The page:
[original article in Econews]
The P5+1 have finally agreed on the terms of their nuclear agreement, which will also see the end of international sanctions. However, the lifting of some sanctions are prohibited for three years. The Society for Worldwide Interbank Financial Telecommunication, known as SWIFT has cut off [over] ten major Iranian banks access to their communication system of 10,500 institutions for the use of transferring money.
Not having access to SWIFT, for Iranian banks and the Iranian citizens, in order to send and receive money from abroad has been difficult and has damaged trade and investment as well as hindered the monetary transfer routes.
Ardavan Amir Aslani, a lawyer based in Paris who analyzes the sanctions for major French companies who want to return to Iran, said: “access to SWIFT is a fundamental problem for Iran. It has become impossible to make SWIFT transfers in or out of Iran with this ban.” He added that the question many customers ask is whether they will be able to send or receive money from Iran. With so many questions, the simple answer is time, because sanctions will not be lifted until the IAEA confirms that Iran has obliged to the agreement. According to Ernest Moniz, the US Secretary of Energy, this process may take six months.
The Society for Worldwide Interbank Financial Telecommunication is an independent entity in Belgium which in 2012 cut off access for Iranian banks – including the Central Bank – in compliance with the provisions of the EU sanctions. As a result, Iran became the first country to be denied access to the SWIFT communication system due to financial sanctions.
This [even] resulted in the Iranian companies and banks, who were cooperative and were not directly under the sanctions, to experience great difficulty in dealing with foreign banks because the latter was concerned about repercussions from the sanctions in place by the United States. Foreign companies who conduct their transactions with the US dollar do not want to violate these restrictions, especially after the French bank BNP Paribas was fined $9B for violating the sanctions on Iran, Cuba and Sudan.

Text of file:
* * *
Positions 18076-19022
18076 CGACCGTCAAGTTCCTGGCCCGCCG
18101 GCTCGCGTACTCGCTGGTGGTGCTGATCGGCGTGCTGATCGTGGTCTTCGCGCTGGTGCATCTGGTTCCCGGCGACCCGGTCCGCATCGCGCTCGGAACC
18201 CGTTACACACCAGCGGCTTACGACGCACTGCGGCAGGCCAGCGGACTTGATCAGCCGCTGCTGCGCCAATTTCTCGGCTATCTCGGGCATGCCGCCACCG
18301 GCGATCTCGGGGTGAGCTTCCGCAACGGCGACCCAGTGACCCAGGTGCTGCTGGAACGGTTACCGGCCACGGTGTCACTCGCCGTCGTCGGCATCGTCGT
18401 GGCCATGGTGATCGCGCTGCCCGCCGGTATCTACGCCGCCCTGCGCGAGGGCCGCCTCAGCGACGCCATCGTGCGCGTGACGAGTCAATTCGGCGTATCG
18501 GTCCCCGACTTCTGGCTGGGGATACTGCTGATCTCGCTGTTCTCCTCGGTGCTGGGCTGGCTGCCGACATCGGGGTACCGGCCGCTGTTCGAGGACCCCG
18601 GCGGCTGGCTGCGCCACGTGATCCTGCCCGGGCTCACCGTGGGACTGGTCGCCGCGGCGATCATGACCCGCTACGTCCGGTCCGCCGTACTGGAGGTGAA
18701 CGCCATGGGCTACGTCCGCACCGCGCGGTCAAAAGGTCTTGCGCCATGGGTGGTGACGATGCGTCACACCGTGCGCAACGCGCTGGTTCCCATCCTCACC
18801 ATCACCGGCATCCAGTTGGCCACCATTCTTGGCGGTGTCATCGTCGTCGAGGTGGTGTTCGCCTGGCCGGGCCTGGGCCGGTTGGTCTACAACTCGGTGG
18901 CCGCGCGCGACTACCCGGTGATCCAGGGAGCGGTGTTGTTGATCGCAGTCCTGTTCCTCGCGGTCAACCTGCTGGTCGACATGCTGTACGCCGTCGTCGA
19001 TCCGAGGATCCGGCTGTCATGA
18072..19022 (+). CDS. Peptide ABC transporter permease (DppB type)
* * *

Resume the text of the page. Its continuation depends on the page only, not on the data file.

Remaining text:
According to Bloomberg, the implementation of European sanctions in 2012, which included forcing SWIFT to cut off Iranian banks to their services, had the aim to help European countries. However, according to European statistics, EU imports from Iran fell from 17B Euros in 2011 to 1.2B Euros in 2014. Also, exports to Iran fell by 40% to 6.4B Euros.
SWIFT, who describes itself has an unbiased independent entity for its members, stated that it only complied with the European provisions to stop Iranian banks’ access to its services. Leonard Schrank, former CEO of SWIFT said: “I do not use SWIFT as a political weapon, however in this instance I believe it was used for this purpose.”
In order for Iranian banks to re-enter the SWIFT system Federica Mogherini, the High Representative of the European Union for Foreign Affairs and Security Policy, must propose a change to the EU sanctions in place. Then the Council of the European Union, which represents the governments in the EU, will review and have to agree on Ms. Mogherini’s proposed changes. Once approved, the sanctions will be lifted only after the official EU journal is published. This process may take days, weeks or months depending on the political will of the European nations.
Representatives from the Society for Worldwide Interbank Financial Telecommunication have told officials from the US Department of Treasury that if Iranian banks want to regain access to SWIFT they must submit a request and also update their computer software and hardware in compliance with SWIFT security standards.
According to this report, the application process for joining SWIFT is very difficult for new applicants, which includes the submission and approval of financial documents, information on local authorities, and filing digital documents.